UK: Scotland Raises Maximum Penalty for Animal Cruelty to Five Years Imprisonment.

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Scotland Raises Maximum Penalty for Animal Cruelty to Five Years Imprisonment

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The Scottish Government has strengthened its Animal Health and Welfare (Scotland) Act 2006 by introducing several new measures, including upping the maximum prison sentence for the most serious animal welfare crimes from one to five years.

The Government has also introduced an unlimited fine and raised the maximum penalties for some wildlife offenses. In addition, it will enforce ‘Finn’s Law’ — which is already being implemented in England and Wales — to toughen protection for service animals.

The changes were announced in the country’s Programme for Government, which states: “The Bill will also provide powers to make regulations for fixed penalty notices in relation to animal welfare offenses and provides a new process to allow animals that have been taken into possession on welfare grounds to be sold or rehomed without the need for a court order.” This aims to decrease the time that animals involved in lengthy court cases will have to wait to find new homes.

The Government says it is continuing work to protect the welfare of animals in Scotland and is recruiting members to its interim Scottish Animal Welfare Commission to provide advice on the welfare of sentient animals. It is also planning to launch a media campaign to put an end to the barbaric and cruel puppy farming trade.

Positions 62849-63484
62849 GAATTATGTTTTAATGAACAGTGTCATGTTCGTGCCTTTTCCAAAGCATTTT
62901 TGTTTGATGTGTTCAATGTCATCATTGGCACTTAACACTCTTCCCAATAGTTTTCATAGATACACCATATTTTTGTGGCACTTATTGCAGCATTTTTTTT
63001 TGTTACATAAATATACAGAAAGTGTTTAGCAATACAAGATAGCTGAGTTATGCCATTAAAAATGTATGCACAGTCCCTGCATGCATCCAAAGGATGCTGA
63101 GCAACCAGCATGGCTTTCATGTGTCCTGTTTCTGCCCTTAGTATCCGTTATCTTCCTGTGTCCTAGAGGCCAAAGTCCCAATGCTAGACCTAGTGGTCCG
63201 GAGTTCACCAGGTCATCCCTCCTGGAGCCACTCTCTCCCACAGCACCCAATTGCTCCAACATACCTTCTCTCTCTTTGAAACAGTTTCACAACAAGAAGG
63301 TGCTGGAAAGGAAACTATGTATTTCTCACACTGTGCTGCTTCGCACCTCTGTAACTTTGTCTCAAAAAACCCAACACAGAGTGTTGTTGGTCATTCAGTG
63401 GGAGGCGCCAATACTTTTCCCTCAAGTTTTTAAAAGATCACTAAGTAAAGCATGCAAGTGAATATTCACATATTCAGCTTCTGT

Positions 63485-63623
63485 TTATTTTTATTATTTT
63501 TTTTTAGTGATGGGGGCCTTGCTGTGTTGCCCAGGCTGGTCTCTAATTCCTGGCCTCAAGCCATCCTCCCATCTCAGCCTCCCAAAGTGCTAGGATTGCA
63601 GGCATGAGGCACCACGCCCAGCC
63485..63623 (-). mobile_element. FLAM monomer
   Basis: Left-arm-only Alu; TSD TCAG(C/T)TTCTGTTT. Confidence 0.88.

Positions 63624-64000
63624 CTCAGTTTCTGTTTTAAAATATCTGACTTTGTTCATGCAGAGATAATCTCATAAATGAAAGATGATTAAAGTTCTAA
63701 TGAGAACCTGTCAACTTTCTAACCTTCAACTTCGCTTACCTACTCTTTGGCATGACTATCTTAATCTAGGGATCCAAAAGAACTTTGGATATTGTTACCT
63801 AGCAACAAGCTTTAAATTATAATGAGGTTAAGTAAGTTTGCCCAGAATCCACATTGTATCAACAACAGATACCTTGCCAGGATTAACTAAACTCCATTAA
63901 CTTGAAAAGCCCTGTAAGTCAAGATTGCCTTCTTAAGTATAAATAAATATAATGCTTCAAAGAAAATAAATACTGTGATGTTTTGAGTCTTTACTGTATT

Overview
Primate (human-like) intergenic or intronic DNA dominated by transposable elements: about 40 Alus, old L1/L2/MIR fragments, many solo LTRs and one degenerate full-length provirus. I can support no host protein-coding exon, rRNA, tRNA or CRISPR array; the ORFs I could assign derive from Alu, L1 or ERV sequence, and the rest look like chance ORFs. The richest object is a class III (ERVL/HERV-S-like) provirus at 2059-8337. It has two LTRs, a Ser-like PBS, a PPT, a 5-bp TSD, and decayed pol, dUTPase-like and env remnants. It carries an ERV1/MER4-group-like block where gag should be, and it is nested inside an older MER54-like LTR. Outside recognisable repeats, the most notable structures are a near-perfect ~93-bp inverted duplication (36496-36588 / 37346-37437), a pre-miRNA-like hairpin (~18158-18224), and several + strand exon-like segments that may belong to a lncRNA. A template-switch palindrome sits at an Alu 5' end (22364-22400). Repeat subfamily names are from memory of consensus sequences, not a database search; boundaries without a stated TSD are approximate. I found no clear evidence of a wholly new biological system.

“The positives this will bring to animal welfare in Scotland are genuinely transformational. From the thousands of court cases we’ve been involved in, its evident sentencing is wildly inconsistent,” says Mike Flynn, chief superintendent of the Scottish SPCA, which welcomes the move. “A number of Sheriffs have recently stated that they thought their current powers were inadequate. It’s clear that the courts would benefit from the ability to hand down lengthier custodial sentences to protect animals and deter other people from acts of mistreatment.”

“For years, we have worked hard to reform animal welfare legislation with MSPs and Government officials,” adds Scottish SPCA chief executive, Kirsteen Campbell. “Credit must go to the Scottish Government for identifying the need for reform, taking on board both the invaluable expertise of the Scottish SPCA and our partners and the overwhelming public support for this and acting on it.”

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